Of course, this realisation can lead us in a couple of different directions. We could use it as a basis for challenging premise 2 of the PIB argument; or, as Corvino wants us to do, we could use it as a reductio of the PIB argument. After all, if there’s no reason to think there is a slippery slope from heterosexual relationships to PIB relationships, and if homosexual relationships are affirmed for the same reasons as heterosexual relationships, then there can’t possibly be a reason to think there is a slippery slope from homosexual relationships to PIB relationships.

This then is the essence of Corvino’s preferred response to the PIB argument. One difficulty it faces is that the “new” natural lawyers such as George, Finnis and Lee think they can avoid it. We’ll see why in the next part.


  1. "This is not because of any causal connection between the acceptance of homosexuality and the acceptance of these other relationships, but, rather, because whatever principle we would use to ground the permissibility of homosexuality would also (so the argument goes) logically entail the permissibility of PIB relationships."

    The first essay provided a decent rationale for rejecting the "causal" form of this argument (namely, that there is no empirical evidence of any causal connection), but I still find it odd that the "logical" form of this argument gets so much attention.

    On its face, this logic-based argument is completely pointless; it is just a reductio ad absurdum of some unspecified argument. It is ridiculous to assert that ALL principles that would permit homosexuality would also permit PIB, without specifying any such principle.

    This argument completely ignores that there are, in fact, arguments that are used to justify acceptance of homosexuality. When we actually look at these arguments, they do not also justify PIB (as described above; in addition, my own justification is based on the principle that males and females, as such, should not be treated differently -- outside of personal sexual relationships).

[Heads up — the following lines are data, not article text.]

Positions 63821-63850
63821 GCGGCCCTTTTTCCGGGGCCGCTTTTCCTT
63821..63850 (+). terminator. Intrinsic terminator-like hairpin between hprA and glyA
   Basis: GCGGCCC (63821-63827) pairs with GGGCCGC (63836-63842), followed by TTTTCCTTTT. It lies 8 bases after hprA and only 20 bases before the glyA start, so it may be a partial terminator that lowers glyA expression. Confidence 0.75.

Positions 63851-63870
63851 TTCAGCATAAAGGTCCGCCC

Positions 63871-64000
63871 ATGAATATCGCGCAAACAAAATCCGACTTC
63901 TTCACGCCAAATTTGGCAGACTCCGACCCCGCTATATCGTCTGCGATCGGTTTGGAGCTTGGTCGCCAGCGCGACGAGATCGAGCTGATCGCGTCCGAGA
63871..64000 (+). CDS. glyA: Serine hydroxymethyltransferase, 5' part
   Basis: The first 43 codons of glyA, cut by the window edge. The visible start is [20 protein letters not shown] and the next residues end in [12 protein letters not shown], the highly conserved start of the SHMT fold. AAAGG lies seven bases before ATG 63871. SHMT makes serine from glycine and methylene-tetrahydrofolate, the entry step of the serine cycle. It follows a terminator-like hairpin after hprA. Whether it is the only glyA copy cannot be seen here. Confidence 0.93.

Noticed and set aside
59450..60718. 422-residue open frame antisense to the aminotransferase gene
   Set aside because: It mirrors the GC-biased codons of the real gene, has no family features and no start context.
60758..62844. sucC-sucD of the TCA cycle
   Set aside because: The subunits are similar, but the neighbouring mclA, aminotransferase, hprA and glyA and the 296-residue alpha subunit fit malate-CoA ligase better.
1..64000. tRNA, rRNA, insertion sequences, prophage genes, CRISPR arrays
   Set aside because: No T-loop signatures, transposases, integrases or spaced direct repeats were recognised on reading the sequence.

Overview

So it seems that the only interesting question is "what do the proponents of the PIB argument think are the most compelling arguments for accepting homosexuality?"

    Finally, I think that the reason that this PIB argument is compelling to some people is due to a hybrid of the logical and causal aspects of this argument: they are using an introspective method to make causal inferences about minds. They don't care about empirical data, or logical necessity. Most likely, they are just using this simplistic reasoning: "I reject homosexuality for the same reason that I reject PIB; therefore, if I don't reject homosexuality, I cannot consistently reject PIB."

  2. I'm actually not entirely sure that the PIB argument is a slippery slope argument properly-so-called. I mean, I don't mind it being called that - I'm not a linguistic Nazi or anything - but I don't see the difference between it and any other argument with a conditional major premise. I feel like there should be more than one step for it to constitute a slippery slope. That's just me though.

    I think there is a reason why the principle driving the PIB argument is left unspecified: it makes the argument more broadly appealing. People can fill in whatever they want to make it work. Like you said, this might allow them to fuse logical and causal interpretations of the argument. That's also why the argument is dangerous. Because it's a bit of Rorschach blot, people can be easily led by it.

    Anyway, there'll be more on the reasons for and against PIB relations in the final part (4) of the series.